A Chinese rocket is crashing back to Earth. Where will it land?

New York: A piece of China’s largest rocket is tumbling back to Earth this weekend. No one really knows when or where it will land.

On April 29, a Long March 5B launched a big piece of China’s next space station, Tiangong. Usually the large booster stages of rockets immediately drop back to Earth after they are jettisoned, but the 23-tonne core stage of Long March 5B accompanied the space station segment all the way to orbit. Because of friction caused by the rocket rubbing against air at the top of the atmosphere, it has been losing altitude since and will soon make what is called “uncontrolled re-entry” back to Earth.

A large section of the Long March 5B rocket, pictured lifting off from the Wenchang Spacecraft Launch Site on April 29, will crash down to Earth. Credit:AP

The chances that any debris from the Long March 5B rocket will strike anything or hurt anyone are slight but not zero.

Here’s what you need to know about the Long March 5B’s journey.

When – and where – will the rocket land?

The Long March 5B booster could re-enter Earth’s atmosphere anywhere between 41.5 degrees north latitude and 41.5 degrees south latitude. That means Chicago, located a fraction of a degree farther north, is safe, but major cities like New York could be hit by debris.

As of Saturday, Aerospace Corp., a nonprofit largely financed by the federal government that performs research and analysis, predicted re-entry would occur Saturday at 1.30pm AEST. If accurate, that would bring it down somewhere in the Atlantic Ocean, with little risk to people on land.

Uncertainties over the time – give or take 4 hours – and location remain large. Aerospace had earlier predicted its re-entry would be in waters off New Zealand.

Because the booster is travelling at 29,000 km/h, a change of minutes shifts the debris by hundreds or thousands of kilometres. Predictions will become more precise closer to the time of re-entry.

What is the rocket, and what was it launching?

Long March 5B is China’s largest rocket and one of the largest in use by any nation. The country’s space program needed a large, powerful vehicle to carry Tianhe, the main module of Tiangong, the new space station, which is to be operational by 2022 after more pieces are launched and connected in orbit.

The full rocket contained multiple pieces. Several smaller side boosters dropped off shortly after the launch, crashing harmlessly in the Pacific Ocean. (Disposing of used, unwanted rocket pieces in the ocean is a common practice.) But the core booster stage – a 10-storey cylinder weighing 23 tonnes empty – carried the Tianhe module into orbit.

In recent decades, rocket stages that reach orbit typically fire the engine again after releasing their payloads so that they drop out of orbit, aimed at an unoccupied area like the middle of an ocean.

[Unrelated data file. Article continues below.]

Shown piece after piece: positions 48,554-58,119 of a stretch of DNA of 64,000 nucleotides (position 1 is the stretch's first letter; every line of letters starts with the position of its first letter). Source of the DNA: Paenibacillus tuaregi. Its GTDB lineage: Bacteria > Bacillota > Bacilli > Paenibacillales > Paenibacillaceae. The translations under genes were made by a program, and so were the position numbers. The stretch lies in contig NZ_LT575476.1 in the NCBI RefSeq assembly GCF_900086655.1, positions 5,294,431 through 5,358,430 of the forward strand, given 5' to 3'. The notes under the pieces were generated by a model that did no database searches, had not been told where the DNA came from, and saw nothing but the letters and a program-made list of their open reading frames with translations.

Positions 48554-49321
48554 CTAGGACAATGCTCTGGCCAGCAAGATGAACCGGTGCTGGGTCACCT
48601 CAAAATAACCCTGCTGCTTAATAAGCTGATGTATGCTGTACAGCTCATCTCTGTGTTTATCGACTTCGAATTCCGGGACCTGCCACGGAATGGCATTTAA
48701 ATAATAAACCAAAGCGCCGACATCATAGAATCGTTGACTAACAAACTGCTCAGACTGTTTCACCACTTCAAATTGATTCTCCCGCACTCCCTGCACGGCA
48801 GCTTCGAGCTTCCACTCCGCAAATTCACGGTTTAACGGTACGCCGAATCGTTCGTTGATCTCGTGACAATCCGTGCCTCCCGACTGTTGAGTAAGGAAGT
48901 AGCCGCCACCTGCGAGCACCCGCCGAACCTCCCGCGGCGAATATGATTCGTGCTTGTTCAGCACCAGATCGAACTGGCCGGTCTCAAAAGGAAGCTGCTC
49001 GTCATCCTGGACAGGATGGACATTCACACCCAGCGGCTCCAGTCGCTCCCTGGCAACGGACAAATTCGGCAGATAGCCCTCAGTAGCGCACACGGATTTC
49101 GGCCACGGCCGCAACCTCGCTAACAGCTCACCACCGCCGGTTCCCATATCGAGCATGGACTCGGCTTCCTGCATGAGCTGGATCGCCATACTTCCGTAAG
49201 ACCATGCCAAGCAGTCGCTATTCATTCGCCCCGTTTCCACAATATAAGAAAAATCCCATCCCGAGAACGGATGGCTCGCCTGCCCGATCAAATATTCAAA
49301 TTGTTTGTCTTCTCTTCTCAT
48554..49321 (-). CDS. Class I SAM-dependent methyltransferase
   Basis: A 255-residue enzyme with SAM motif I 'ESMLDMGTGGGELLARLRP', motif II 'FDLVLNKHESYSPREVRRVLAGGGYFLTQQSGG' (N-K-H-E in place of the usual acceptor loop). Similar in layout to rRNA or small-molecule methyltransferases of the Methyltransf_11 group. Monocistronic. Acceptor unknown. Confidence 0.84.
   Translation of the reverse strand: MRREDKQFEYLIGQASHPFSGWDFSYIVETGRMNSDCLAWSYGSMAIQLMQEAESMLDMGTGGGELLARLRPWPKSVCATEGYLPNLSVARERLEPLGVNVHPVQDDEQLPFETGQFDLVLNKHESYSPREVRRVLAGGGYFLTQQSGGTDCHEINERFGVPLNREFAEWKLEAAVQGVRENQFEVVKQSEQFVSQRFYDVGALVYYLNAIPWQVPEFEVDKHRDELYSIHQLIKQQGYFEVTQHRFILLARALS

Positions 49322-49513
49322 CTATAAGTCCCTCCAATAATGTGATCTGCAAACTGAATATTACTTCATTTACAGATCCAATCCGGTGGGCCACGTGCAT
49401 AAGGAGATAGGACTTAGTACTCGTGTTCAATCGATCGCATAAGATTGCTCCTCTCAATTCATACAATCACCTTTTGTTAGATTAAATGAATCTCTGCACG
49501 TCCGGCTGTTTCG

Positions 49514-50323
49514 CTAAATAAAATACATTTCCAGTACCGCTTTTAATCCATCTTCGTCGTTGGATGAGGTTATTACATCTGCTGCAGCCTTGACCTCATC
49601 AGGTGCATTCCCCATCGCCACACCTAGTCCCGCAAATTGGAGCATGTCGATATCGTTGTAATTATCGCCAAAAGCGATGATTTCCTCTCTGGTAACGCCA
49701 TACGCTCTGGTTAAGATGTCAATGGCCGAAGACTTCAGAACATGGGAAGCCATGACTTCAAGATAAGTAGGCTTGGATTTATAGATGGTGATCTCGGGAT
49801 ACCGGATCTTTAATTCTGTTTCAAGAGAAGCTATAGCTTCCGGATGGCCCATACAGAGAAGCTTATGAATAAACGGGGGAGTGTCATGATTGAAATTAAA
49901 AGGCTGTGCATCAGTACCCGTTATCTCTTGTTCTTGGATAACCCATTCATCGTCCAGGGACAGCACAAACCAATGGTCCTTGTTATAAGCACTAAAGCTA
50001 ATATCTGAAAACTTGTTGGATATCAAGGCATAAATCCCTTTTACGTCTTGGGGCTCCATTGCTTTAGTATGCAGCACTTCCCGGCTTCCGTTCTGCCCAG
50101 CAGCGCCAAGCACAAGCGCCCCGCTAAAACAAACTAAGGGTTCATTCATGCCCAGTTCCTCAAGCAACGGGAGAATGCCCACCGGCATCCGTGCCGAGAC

China did not do that for this launch, leaving the large booster to head back uncontrollably toward Earth.

Has this happened before, and will it happen again?

China has a long history of letting pieces of its space equipment come down where they may.

Rockets from one of its principal launch sites, the Xichang Satellite Launch Center in Sichuan province, routinely fell on rural areas downrange, occasionally causing damage. China has since moved many of its launches, including the Long March 5B’s, to a new site in Wenchang, a city on Hainan, an island off the south-eastern coast.

Last year, the first launch of a Long March 5B rocket lifted a prototype of China’s crewed space capsule. The booster from that rocket also made an uncontrolled re-entry, with some debris raining down on an Ivory Coast village.

With more large pieces of China’s space station scheduled to go to orbit, more launches of the Long March 5B are expected through 2022. Unless there is a change to how China operates it, the odds that someone will be hurt by a piece of a falling booster will grow.

Have other countries’ rockets recently had uncontrolled re-entries?

In March, an out-of-control SpaceX rocket stage re-entered Earth’s atmosphere near Seattle, surprising residents there as it lit up night skies. Pieces of the rocket landed on a farmer’s property in Washington state. In that case, a firing of the engine of the second stage to bring it down safely did not occur as planned.

And earlier in the history of spaceflight, the first space powers had uncontrolled re-entries of their own. The American Skylab, which operated in 1973 and 1974, broke up as NASA scientists tried to guide its descent in 1979. The 77-ton station mostly broke up over the Indian Ocean, but debris scattered across Western Australia. President Jimmy Carter apologised.

What happens to China if the rocket hits something?

An international legal framework, based on treaties from the 1960s and ’70s, is in place for countries seeking compensation for damage caused by another country’s falling rocket.

That has happened once, after Cosmos 954, a Soviet satellite that was powered by a nuclear reactor, crashed in Canada in 1978. Canada billed the Soviet Union for part of the cost of cleaning up the radioactive debris.

The New York Times

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